Did you ever start singing a pop song with a long introduction? You came in at the right time, but you didn’t count the beats. There were many clues along the way that told you when to sing. Maybe a rhythmic pattern or a chord sequence or a preparatory kick on a drum told you to sing. The clues may be subtle (or obvious) but somehow you felt the entrance.
On the other hand, in some songs a short pattern in the intro can be repeated many times without giving you any clue when to add the melody. Even worse, the pattern sometimes continues leaving you with a mild anxiety attack wondering if you’re in the right spot until the next chord change happens. It will be a “Whew or Oops” moment. I guess you should have done your homework and counted how many beats or patterns occurred before the singing comes in.
Actually both approaches are valid
Young students taking formal instruction are taught to recognize written note and rest values. This gives them structure and enables them to sight read music, especially in group settings.
Movement is a response to feel
If you’re dancing at a wedding or in a night club, you start to move when you feel the music. Alternatively, when dancers or cheerleaders are practicing on stage or in a gym, they will always hear “5,6,7,8” so they can all step off at the same time. In this case they both count AND feel the beat.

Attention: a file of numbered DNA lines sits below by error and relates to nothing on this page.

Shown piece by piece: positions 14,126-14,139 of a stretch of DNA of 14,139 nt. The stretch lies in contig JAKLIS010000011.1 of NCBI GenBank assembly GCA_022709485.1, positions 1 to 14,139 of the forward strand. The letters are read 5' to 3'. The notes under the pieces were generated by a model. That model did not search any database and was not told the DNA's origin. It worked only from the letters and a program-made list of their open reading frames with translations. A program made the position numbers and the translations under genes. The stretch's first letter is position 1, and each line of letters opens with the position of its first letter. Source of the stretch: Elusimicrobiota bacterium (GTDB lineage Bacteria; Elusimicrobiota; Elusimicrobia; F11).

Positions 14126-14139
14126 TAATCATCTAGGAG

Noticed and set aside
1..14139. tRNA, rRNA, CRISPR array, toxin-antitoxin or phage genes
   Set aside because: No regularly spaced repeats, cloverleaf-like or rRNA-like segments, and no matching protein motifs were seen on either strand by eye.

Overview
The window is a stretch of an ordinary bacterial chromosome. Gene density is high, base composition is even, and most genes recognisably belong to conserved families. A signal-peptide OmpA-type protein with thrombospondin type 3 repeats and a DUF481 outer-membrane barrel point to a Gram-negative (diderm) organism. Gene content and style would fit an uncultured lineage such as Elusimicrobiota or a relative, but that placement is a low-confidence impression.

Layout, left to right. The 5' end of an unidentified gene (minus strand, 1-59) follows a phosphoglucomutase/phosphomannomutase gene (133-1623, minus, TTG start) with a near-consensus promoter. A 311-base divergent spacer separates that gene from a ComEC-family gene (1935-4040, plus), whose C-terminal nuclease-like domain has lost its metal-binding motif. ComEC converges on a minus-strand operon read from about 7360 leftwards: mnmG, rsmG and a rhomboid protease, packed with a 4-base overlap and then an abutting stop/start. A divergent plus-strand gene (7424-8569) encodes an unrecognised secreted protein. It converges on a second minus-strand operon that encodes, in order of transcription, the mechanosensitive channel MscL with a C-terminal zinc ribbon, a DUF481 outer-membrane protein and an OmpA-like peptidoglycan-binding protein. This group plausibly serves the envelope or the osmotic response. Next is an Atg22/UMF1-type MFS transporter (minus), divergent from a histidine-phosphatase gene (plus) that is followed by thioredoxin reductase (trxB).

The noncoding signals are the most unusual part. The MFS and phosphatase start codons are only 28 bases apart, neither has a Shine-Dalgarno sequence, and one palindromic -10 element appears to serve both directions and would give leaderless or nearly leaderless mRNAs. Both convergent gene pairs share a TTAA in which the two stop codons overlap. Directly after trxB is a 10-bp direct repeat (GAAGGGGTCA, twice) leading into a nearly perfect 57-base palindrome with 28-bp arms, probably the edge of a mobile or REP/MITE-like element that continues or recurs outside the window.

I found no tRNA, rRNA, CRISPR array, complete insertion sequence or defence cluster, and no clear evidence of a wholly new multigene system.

Many young people self teach themselves to play the guitar or other musical instruments and can reach great heights in the music world. Most say “I don’t know what I’m doing but it sure feels good.” Actually, I am jealous of these people because whenever they play, its all feel and comes from within. It took me years to break away from always interpreting the personality of the composer and instead, add my own feelings to a performance.
Which comes first, emotional feeling or intellectual counting?
Different settings can go either way. In the end, counting is very important for the actual performer coupled with feeling, but for those that respond to music, feeling is all consuming. There is no right answer to this question, but it’s important to be able to notice the difference and strive for feeling.
As my first private teacher always said: “Play it with feeling… just don’t feel bad!”